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Dispelling the myths about ITB Syndrome


Dispelling the myths about ITB Syndrome

Imagine running along and feeling pain around the outside of your knee. It’s not too bad so you continue on a bit further, after all, you have a race in just a few weeks time and you only started training recently. After running down a steep hill, the pain sets in a bit more fiercely and makes you think twice about continuing, but your marathon is fast approaching and you feel very unfit.  Fast forward a few more minutes and after a few more hills and you can now barely jog. Each step is met with the feeling like a knife is being stabbed into the side of your knee. You finally surrender and stop running.


As you unexpectedly cut short your run, you’re filled with a sense of fear. The strong stabbing pain on the side of the knee is scary. Thinking that this is a permanent injury to your knee is even more worrying. As you hobble home, slowly-but-surely your limping becomes walking, and eventually, the pain begins to subside. Without thinking, you run across the road to avoid an out of control Lime scooter and realise that your knee is no longer sore and you can run again! That is until the next downhill descent and the searing pain and panicked thoughts of knee surgery return.


Welcome to ITB Syndrome – a painfully frustrating, and a frustratingly painful injury. It is the curse of the over-enthusiastic runner but also affects lazy runners that neglect doing strength work. While no one plans to get injured, it usually affects those that fail to follow a plan, or worse still, are following an overly aggressive plan (too many miles too soon).


The ITB (Illio-Tibial Band) is a long tendon-like band that runs from your hip to the outer side of the front of your shin. It has a role in stabilising the knee and is spoken about with hushed tones in running communities. It is frequently demonised, but much like other maligned subjects, this fear is misplaced. True, the ITB has a role in ITB Syndrome but not in the way it was traditionally thought – hence why traditional treatment approaches frequently fail.


For years ITB Syndrome was referred to as ITB ‘Friction’ Syndrome based on the idea that the ITB was causing rubbing on the side of the knee. Given that the ITB is well anchored around the knee, it is unlikely that it has sufficient freedom of movement to actually achieve this. IT Bands are often diagnosed as being ‘tight’ however there is a lack of contractile tissue in it for the actual band to become tight or otherwise – hence why efforts to stretch or release tension (e.g. by using a foam roller) are largely pointless.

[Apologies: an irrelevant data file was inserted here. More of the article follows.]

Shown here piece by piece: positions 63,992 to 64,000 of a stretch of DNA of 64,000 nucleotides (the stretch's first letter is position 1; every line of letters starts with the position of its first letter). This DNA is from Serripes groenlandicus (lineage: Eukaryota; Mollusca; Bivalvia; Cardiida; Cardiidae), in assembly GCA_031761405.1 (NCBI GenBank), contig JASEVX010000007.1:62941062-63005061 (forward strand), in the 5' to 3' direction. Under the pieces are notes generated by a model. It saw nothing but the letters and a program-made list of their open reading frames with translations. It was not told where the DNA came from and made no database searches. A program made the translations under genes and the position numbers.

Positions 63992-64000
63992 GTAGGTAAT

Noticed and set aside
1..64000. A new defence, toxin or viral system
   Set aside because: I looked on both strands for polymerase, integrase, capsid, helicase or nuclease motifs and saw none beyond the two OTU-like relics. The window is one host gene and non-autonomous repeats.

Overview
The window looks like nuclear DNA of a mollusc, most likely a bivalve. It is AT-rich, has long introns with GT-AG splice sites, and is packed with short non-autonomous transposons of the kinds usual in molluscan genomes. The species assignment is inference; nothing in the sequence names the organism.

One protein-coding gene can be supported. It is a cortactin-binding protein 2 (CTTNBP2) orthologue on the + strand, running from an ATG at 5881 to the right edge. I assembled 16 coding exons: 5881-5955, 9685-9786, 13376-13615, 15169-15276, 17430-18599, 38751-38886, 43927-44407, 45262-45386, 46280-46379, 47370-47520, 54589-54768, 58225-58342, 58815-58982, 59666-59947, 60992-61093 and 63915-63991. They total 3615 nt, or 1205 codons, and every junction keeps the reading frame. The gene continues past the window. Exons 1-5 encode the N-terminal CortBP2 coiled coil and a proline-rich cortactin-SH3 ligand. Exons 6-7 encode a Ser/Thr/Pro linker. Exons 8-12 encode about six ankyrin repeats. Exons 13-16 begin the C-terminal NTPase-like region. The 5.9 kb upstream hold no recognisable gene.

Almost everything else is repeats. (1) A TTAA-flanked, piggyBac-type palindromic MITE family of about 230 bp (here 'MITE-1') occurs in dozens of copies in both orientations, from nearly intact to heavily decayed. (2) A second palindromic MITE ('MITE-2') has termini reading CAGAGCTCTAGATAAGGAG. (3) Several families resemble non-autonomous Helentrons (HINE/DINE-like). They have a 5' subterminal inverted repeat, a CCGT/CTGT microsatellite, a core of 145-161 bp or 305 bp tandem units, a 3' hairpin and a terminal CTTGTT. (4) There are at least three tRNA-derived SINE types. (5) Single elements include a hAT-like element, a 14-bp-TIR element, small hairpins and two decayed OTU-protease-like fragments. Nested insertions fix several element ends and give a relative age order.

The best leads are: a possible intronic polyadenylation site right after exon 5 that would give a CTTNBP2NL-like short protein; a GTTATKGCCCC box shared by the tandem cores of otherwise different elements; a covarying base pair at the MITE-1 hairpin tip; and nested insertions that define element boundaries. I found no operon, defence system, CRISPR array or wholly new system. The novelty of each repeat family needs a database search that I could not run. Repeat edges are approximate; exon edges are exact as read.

ITB Syndrome is not a true knee injury. While the injury pain is felt near the outside of the knee – and often feels worse with knee movement – there is not usually any damage to the actual knee joint. Instead, the pain comes from irritated soft tissue on the femur (thigh bone) external to the knee, and reducing this pain is the initial goal of treatment. From there, identifying and correcting the causative factors is important.


One of the more common factors linked with ITB Syndrome – and in fact most running injuries – is training errors. Increasing the volume and intensity of running too much over too short of a time period is a large risk. Additionally, doing too much downhill running also heightens your chances of ITB Syndrome developing.


ITB Syndrome is frustrating, and simply not running for several weeks or months is not the answer. You may no longer feel pain when walking or running short distances, but the pain is likely to return again within a few kilometres of running. Some injuries you can run with and they will warm up and settle. This is not one of them. Instead, it requires an active approach to rehabilitation whereby any muscle imbalances are identified and rectified. Running technique can play a part in the development of the injury. Overstriding (landing on an outstretched leg too far in front of your hips) seems to have a role, as does running with too slow of a cadence (foot strike rate).


Returning to running after having ITB Syndrome requires a measured approach, and a cautious increase in running distance is recommended. It is also suggested that downhill running should be minimised at this time, and care taken with running technique. For those returning to run, a running plan devised by a running specialist is recommended.  Or better still, these issues could be avoided by following a custom running plan designed with your running goals and injury risk profile in mind.

  1. Foam rolling fixes ITB syndrome
  2. You should run through the pain of ITB syndrome
  3. All you need is rest.


If you have been suffering pain from running, or are returning to running after having ITB syndrome, take action and have one of intraining’s podiatrists or physiotherapist help you return to running.  BOOK AN APPOINTMENT HERE.


By Doug James – Physiotherapist and Podiatrist

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